5 Americans reflect on ways their Hispanic heritage influenced their Peace Corps service

By Peace Corps
Sept. 16, 2019

“I wanted to join the Peace Corps because I wished to further connect with my Latin American heritage, to exchange with another Hispanic culture and better understand the intricacies of the Latinx identity” - Yvette Garcia, a community economic development Volunteer in Dominican Republic.

Hispanic Heritage Month runs from September 15 to October 15. To celebrate, we asked five currently serving Volunteers how their Hispanic background helped prepare them for Peace Corps service.

Whether they’re reconnecting with their Latinx roots in Central America or teaching Spanish in Madagascar, these Volunteers have found a deepened commitment to service and a greater appreciation of their own Latinidad.

A Latinx Peace Corps Volunteer and a Dominican man stand holding on to mountain bikes. Each is wearing a helmet.

1. Alejandro Lopez, a youth in development Volunteer in the Dominican Republic

"I applied to the Peace Corps because I wanted to immerse myself in another culture, reconnect with my Latinx identity, and understand what it means to truly feel uncomfortable.

My Peace Corps service has forced me to confront the immense privilege that my identities confer upon me. The slow recognition of these privileges, through conversations with Dominicans and other Volunteers, showed me the importance of leveraging my privilege in the service of others. Not all my projects were motivated by this recognition, but it certainly colored how they were all structured and implemented."

Hispanic male volunteer with beard talks with group of Ecuadorian students outside by a tree

2. Russell Bucher, a youth in development Volunteer in Ecuador

“I grew up in a Colombian/American household. My mother immigrated to the U.S. and assimilated into U.S. culture after marrying my father. My parents took me to Colombia almost every year to visit my mother’s family. Each time was a practice in integration and adaptability that serves me today in my Peace Corps service in Ecuador.

As a middle aged man, at 48, I find myself a lot more tranquilo about things. I don’t sweat the small stuff. I have no unrealistic expectations of what Peace Corps Service entails. I can lean into this being 'the toughest job you’ll ever love.'"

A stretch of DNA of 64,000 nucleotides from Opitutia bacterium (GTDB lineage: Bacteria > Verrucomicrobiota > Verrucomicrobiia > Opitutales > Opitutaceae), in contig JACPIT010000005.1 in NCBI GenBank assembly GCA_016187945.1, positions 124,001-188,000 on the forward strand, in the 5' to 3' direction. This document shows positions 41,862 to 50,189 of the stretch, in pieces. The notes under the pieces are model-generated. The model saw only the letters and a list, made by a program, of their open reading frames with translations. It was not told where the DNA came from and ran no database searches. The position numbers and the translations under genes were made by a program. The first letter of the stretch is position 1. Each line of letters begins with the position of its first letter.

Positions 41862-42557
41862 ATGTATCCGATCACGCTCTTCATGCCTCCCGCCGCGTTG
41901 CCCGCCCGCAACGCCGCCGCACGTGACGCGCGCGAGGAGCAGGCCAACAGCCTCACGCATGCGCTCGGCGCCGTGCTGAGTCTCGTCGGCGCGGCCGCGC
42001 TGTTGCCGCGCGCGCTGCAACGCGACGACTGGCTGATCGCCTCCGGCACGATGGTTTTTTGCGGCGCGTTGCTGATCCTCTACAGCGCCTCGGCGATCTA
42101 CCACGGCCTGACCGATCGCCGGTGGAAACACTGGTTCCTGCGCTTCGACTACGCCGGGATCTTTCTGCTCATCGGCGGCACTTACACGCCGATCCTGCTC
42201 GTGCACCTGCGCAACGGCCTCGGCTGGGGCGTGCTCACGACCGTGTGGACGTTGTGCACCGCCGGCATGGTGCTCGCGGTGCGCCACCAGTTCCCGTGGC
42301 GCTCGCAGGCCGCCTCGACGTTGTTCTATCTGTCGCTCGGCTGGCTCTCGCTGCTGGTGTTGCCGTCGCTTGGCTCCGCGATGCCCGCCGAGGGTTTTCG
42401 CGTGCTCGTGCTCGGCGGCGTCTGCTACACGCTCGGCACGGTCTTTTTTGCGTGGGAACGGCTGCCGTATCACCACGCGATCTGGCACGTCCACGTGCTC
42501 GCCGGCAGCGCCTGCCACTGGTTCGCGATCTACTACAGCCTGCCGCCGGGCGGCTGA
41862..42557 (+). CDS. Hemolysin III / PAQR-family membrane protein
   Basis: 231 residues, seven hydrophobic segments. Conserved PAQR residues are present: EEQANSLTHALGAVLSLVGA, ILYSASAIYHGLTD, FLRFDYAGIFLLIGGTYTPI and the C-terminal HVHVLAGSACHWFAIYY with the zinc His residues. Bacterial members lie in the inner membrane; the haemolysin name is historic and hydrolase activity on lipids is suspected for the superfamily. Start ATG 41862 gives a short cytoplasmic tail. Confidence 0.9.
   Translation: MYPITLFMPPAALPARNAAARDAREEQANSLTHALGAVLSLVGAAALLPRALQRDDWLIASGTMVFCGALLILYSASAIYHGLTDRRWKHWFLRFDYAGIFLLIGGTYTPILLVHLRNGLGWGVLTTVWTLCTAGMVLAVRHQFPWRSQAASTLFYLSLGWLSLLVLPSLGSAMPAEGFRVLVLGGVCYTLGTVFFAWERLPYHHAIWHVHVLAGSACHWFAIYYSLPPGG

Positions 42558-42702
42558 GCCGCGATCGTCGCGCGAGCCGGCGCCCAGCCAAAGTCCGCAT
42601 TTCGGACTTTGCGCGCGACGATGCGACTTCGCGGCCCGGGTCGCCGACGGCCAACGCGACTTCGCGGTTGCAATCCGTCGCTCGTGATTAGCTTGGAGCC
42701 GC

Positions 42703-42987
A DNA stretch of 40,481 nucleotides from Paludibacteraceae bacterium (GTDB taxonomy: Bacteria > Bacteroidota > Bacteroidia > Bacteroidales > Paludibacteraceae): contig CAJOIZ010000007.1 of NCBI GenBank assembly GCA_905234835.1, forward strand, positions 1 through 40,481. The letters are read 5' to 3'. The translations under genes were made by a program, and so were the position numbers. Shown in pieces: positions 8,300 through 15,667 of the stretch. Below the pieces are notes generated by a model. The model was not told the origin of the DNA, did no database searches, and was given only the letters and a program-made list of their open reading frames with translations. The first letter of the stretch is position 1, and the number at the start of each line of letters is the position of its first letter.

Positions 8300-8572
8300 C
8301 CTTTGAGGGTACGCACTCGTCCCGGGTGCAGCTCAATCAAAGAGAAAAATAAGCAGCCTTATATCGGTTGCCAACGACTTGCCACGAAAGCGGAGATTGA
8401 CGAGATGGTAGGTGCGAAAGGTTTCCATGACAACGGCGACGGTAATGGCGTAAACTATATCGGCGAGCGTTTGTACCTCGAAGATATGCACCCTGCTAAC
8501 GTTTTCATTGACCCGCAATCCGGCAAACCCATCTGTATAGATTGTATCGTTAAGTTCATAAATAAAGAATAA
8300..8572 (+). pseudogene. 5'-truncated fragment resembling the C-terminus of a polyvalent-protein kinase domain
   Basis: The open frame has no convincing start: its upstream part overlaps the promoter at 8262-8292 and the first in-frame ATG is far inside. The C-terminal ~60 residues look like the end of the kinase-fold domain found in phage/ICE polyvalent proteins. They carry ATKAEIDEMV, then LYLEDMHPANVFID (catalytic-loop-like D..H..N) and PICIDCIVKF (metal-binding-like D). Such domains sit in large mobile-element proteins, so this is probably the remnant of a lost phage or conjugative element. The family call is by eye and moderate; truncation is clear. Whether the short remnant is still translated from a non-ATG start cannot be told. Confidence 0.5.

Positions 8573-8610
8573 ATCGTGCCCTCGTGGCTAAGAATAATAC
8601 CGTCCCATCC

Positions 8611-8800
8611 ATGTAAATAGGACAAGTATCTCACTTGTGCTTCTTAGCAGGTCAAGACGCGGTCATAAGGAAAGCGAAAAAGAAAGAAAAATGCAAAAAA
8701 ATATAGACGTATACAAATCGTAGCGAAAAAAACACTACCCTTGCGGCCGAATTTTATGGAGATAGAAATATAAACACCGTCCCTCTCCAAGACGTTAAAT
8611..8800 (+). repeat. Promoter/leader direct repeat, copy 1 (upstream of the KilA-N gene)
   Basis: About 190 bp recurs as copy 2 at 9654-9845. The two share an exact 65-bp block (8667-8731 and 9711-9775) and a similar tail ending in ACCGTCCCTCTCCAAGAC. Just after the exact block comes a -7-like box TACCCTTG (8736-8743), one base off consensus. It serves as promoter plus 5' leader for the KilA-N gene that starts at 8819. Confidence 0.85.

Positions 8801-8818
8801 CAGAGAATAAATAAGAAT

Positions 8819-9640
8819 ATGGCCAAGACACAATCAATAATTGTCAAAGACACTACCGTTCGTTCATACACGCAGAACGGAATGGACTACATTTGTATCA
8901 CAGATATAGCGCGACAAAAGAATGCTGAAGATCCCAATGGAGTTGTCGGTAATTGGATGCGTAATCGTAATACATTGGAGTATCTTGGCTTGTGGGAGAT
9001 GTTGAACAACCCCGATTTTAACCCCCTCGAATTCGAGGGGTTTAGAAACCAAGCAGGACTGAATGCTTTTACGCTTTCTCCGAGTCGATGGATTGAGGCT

A Hispanic male interviews and records Malagasy colleagues

3. Edgar Rodriguez, an education Volunteer in Madagascar

“Although my identity as Mexican-American never really seemed prominent while in Texas, having volunteered in Madagascar has magnified my identity and my own appreciation for what it is to be of Hispanic descent. I’ve been able to represent a mere portion of the gargantuan diversity that the United States epitomizes to my community members and all host-country nationals who I’ve met and interacted with. This has included sharing my culture through shared Mexican dishes and secondary projects teaching Spanish to curious community members.

I chose to apply to the education sector because I knew I could help others find a curiosity for languages as I had done so myself during my childhood perfecting my Spanish in school and diving into Italian on my spare time. Even on days off, I find an excuse to teach Spanish or theater to students interested in these extracurricular activities.”

A black female teaches a group of Ecuadorian students how to kick box outside a classroom

4. Ivonne Raquel Headley Martinez, a community health Volunteer in Ecuador

“I come from a Latino immigrant community that has been struggling with obesity, and I’ve seen the effects of limited food education first hand. When I was twelve years old, my abuela passed away from breast cancer. I later learned about the demonstrated links between breast cancer and obesity, which sparked my interest in nutrition and public health education among minority communities.

Through service as a Peace Corps Volunteer, I envision myself advancing this platform and helping Latino communities in need of attention. Currently, I manage four different family fitness and nutrition clubs. I meet with each group once or twice a week for about an hour. We engage in intense, aerobic and strength based exercises for about 45 minutes, and then conclude with a nutritional talk.”

a group of people look over an art board in a circle

5. Martha Alexandra Aguirre, a TEFL education Volunteer in Ecuador

“My identity has presented me with both successes and challenges. I grew up in a Hispanic household, so I think that my cultural background is already very similar to Ecuador’s. Of course, depending on the household and the region of the country, there might be differences. However, I can integrate easily into my community because I already speak the language and understand the culture from a personal perspective.”

Ready to start your Peace Corps journey? Connect with a recruiter today.

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